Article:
Pastors Johannes Lilje and son-in-law Louis Reibeling.
Johannes Lilje (1833-1920) and Christoph Lilje (1839-1912) were brothers born in the village of Gerdau, in the area of northern Hannover known as the Lüneburger Heide. Their parents were poor peasants often called Brinkkötner. These were cottagers living on the edge of the village ... we'd say on the wrong side of the tracks ... with no land other than a kitchen garden. The house, once occupied by the parents of their mother Anna Margarethe Carstens, was likely only a couple of rooms. Without sufficient land to feed his family, their father, Joachim Heinrich Lilje, worked as a day laborer in the village ... probably a farm hand or servant. Even that meager life did not last long. Both parents died, only about a year apart, leaving a teen-aged girl and four little boys as orphans. Fortunately, their community rallied around them and provided homes, education, and encouraged a strong Christian faith. This community support was likely the reason the lives of Johannes and Christoph evolved into such great examples of Christian life, faith, and service in distant lands.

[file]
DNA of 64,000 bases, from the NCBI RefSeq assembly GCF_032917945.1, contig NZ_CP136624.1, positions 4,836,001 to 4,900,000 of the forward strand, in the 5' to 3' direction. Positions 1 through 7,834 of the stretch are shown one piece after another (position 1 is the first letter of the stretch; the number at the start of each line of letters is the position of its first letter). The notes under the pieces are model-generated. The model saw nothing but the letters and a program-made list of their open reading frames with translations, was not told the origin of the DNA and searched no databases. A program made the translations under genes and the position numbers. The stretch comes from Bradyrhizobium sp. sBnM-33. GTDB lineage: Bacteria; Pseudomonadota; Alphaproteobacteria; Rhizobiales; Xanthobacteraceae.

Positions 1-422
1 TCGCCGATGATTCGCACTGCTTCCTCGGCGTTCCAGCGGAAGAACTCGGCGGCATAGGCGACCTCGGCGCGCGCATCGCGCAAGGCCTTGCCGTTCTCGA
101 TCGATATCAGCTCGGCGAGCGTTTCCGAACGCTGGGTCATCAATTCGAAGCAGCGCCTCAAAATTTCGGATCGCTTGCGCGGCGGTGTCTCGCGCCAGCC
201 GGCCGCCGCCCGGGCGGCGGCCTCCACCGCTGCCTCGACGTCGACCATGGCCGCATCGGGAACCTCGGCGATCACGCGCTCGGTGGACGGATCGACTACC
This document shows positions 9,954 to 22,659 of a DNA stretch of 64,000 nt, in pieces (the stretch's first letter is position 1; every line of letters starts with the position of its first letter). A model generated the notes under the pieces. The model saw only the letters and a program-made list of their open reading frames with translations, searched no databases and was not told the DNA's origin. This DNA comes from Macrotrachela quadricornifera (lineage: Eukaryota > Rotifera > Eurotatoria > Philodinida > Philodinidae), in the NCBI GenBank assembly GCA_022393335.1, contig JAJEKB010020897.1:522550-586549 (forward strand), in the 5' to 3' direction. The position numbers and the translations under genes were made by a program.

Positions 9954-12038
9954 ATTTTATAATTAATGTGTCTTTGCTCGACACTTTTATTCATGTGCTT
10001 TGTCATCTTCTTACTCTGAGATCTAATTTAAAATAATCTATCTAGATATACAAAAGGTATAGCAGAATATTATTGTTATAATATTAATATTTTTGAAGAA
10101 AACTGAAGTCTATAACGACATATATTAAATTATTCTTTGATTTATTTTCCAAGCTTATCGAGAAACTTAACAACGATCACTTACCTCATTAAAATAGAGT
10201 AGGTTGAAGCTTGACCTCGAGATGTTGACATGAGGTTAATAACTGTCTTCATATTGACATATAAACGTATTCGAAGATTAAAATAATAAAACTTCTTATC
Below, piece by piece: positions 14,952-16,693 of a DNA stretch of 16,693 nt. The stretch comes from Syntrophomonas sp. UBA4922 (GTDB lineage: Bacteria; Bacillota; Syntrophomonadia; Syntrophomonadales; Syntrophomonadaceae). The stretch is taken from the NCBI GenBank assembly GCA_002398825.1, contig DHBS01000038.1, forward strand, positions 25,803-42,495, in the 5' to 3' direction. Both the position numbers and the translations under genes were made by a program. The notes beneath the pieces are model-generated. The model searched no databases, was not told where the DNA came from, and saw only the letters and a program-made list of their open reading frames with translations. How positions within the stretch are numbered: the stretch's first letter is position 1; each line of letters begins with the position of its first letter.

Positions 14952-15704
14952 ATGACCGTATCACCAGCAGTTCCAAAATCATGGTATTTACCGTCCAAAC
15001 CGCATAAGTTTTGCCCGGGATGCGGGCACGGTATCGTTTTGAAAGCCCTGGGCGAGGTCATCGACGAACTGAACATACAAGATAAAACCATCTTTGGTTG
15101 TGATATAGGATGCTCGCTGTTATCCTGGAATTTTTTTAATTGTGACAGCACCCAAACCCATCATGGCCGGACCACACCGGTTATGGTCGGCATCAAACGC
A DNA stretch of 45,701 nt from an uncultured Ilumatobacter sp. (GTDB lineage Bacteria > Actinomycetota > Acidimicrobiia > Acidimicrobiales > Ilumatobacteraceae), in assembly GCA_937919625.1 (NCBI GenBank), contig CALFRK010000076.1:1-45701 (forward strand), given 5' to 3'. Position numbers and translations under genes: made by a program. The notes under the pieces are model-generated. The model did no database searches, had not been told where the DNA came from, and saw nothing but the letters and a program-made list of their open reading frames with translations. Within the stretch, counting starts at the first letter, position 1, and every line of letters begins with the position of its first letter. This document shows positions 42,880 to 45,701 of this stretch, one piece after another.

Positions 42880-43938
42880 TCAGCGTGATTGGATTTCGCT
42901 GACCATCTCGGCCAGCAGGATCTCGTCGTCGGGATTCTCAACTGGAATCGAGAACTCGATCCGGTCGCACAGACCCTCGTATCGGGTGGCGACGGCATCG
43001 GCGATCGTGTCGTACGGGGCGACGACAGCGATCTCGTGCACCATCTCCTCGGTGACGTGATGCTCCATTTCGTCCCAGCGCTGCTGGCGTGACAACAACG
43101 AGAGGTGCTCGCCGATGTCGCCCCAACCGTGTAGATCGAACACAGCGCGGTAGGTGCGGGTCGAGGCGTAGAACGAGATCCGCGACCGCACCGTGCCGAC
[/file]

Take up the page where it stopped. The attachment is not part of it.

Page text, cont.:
The Lilje brothers had an opportunity not open to many peasant children in 19th century Germany. They both attended the nearby seminary in Hermannsburg, which prepared the sons of poor farmers to be foreign missionaries. Click here to learn more about the Hermmansburg Mission Society and its . Johannes graduated from the Hermannsburg Seminary in 1867. was ordained, and went to Natal in South Africa to serve as a missionary to the Zulu people of that area. Christoph did not complete the Hermannsburg program, but rather emigrated to America where he completed a traditional Lutheran seminary education at Capital University in Columbus, Ohio. He was ordained, and then served the many German-speaking immigrants to the U.S. Two ophaned brothers, both now Lutheran pastors, but serving in very different worlds. That's where this story really begins.